“Having quite a lot of political experience helps,” he says. “Some cities will appoint a CDO who is more like a chief technology officer or chief innovation officer. Here in London, one of our big challenges is that we needed someone who is more of a digital leader.”

It was during his stint as Head of Policy & Public Affairs for the video games industry’s trade body, Ukie, where he saw first hand the massive changes in how data was being used, the new business models being implemented, and the power and potential of data to transform people’s lives.

“That [experience] has really helped me in this environment,” he explains. “The power of data in public services can be much more exploited than what it has been until now which will be my key role here.”

Despite London already having a good reputation for open data and innovation–particularly so with Transport for London (TfL) whose open data policy helped spurn the likes of the now £250-million valued company Citymapper–Blackwell wants to take this further. He rates the Oyster card and contactless payments on transport across London as a legacy system.

“Behind these really big and globally recognised successes there is a lot more to do, in the sense that we are only at the tip of the iceberg,” he explains. “There is more work to do around data sharing so we can benefit our citizens. We need to move to the next level.”

During his listening tour that included 80 public meetings across London and around the UK, what he heard most was a strong emphasis on citizens. The feedback he gained from the tech sector, universities, councils, digital society and community groups was to put citizens at the centre of user design.

London’s unique structure

This poses a somewhat challenging situation for Blackwell and the Greater London Authority as the city doesn’t provide a large number of services directly to its residents. Most are undertaken by the 33 borough councils, whose combined budget dwarfs that of the mayor himself (see box).

“But they really wanted the mayor of London to champion user-centric and citizen-centred design to those boroughs and we heard that message loud and clear,” he says.

Blackwell likens the finished strategy, A Smarter London Together, to a roadmap not a rigid digital masterplan offering a flexible approach on interactions between city government, citizens, data and digital technology.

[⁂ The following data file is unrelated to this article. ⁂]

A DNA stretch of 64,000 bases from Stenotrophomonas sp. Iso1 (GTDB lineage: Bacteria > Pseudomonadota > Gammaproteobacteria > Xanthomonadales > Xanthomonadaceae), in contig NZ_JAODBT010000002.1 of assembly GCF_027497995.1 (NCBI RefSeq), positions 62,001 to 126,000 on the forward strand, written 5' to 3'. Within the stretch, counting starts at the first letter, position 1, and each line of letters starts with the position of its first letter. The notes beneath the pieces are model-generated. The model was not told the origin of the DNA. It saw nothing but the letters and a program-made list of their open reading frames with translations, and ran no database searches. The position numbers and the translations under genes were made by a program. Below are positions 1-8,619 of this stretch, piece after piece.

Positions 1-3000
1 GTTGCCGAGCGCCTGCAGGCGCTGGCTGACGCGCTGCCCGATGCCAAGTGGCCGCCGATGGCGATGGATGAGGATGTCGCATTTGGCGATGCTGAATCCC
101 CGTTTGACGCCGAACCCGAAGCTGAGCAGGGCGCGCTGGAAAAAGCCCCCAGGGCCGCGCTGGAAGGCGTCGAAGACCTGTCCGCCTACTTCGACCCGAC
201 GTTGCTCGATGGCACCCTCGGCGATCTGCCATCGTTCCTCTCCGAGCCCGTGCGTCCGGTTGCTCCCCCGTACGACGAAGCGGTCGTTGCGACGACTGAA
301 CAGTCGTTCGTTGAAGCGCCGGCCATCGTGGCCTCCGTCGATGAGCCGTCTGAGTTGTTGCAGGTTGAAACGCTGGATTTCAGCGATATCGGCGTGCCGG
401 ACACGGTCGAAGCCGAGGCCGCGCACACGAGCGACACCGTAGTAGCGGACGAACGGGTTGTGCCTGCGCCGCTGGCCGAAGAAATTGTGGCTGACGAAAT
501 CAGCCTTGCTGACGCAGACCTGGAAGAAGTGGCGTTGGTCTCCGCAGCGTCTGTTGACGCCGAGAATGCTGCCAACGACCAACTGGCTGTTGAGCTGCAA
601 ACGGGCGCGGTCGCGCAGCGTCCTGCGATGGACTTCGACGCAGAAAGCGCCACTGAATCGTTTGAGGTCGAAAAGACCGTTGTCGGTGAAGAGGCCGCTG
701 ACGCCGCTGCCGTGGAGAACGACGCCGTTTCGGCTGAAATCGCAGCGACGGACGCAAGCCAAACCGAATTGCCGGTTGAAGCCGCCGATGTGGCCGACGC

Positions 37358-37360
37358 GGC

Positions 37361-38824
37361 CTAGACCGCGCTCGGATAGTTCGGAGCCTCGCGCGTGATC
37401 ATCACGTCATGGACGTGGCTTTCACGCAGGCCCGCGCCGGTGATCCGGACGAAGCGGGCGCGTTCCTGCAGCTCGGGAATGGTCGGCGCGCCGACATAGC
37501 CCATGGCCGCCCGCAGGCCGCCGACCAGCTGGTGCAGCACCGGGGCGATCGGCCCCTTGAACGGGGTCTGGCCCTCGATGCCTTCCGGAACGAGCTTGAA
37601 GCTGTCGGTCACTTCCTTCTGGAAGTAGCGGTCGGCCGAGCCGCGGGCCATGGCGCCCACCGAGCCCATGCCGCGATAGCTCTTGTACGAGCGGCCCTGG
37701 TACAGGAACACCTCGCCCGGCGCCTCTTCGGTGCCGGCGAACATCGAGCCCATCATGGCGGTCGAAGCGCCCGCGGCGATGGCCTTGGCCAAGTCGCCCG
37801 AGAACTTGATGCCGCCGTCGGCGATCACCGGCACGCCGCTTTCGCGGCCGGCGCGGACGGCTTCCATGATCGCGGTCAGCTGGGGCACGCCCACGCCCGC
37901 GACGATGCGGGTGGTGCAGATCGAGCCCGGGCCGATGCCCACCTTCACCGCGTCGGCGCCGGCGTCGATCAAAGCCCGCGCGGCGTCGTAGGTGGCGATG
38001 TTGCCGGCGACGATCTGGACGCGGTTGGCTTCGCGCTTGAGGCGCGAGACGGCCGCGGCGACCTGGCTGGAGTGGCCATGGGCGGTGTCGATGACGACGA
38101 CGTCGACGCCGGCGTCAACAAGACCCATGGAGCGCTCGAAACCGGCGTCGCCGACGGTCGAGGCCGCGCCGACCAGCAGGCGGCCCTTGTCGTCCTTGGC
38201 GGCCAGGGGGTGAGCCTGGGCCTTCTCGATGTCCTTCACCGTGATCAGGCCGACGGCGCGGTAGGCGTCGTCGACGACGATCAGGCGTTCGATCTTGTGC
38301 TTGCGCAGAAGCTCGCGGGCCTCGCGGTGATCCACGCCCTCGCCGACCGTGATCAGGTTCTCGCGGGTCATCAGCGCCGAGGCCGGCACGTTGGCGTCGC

One could argue that with London being the tech-hub of Europe with more than a third of Europe’s billion-dollar ‘unicorn’ companies and 46,000 tech companies, Blackwell’s job looks rather straightforward. Yet, this is where he says he has to tap into his political experience to bring together all the disparate elements of London’s tech and government ecosystems; the 33 boroughs, 50 NHS (National Health Service) trusts, 48 universities, and engage them all with the tech sector. Not to mention TfL and the Metropolitan Police, the largest city police force in Europe.

One big takeaway for Blackwell from the listening tour was that progress in transformation across the capital has been uneven. He reveals that what he learnt was that a third of boroughs were specialists in one form or another, a third were stuck in the mode of shifting people from paper to online, and a third didn’t see the need to turn up to the meeting.

“The concept of a smart city, a city the size of London, the idea of having one thing that governs is not necessarily the case,” he says. “The demand people had was that they invite diversity but they didn’t like fragmentation.”

He sees this as something special about the Greater London Authority: the relationship between city hall, the big public agencies and the 33 boroughs.

“In other big cities you have slightly different challenges, big vertical departments which are trying to work together whereas here you have got a mixture of that,” he adds.

He wants London to better collaborate with the NHS and the MedTech sector which he sees as an opportunity for the city, particularly post-Brexit, and to better work with the universities that call London home. He says that often a borough council would work with a university in their boundary rather than other universities across London. He sees this as an opportunity to mobilise the power of universities and to assist them in their need for real use cases with local councils and their vast array of services.

Blackwell rates the Oyster and contactless payment system on London’s transport network as a legacy system but says there is more work to do around data sharing

A Smart London Board

To help him refine and achieve some of these goals he isn’t alone. The mayor appointed him as Chair of the Smart London Board which was created to help advise the new CDO on the strategy and to hold the city to account on longer-term plans. The board was put together last year after an open call from the mayor and consists of people from academia, civil society and business.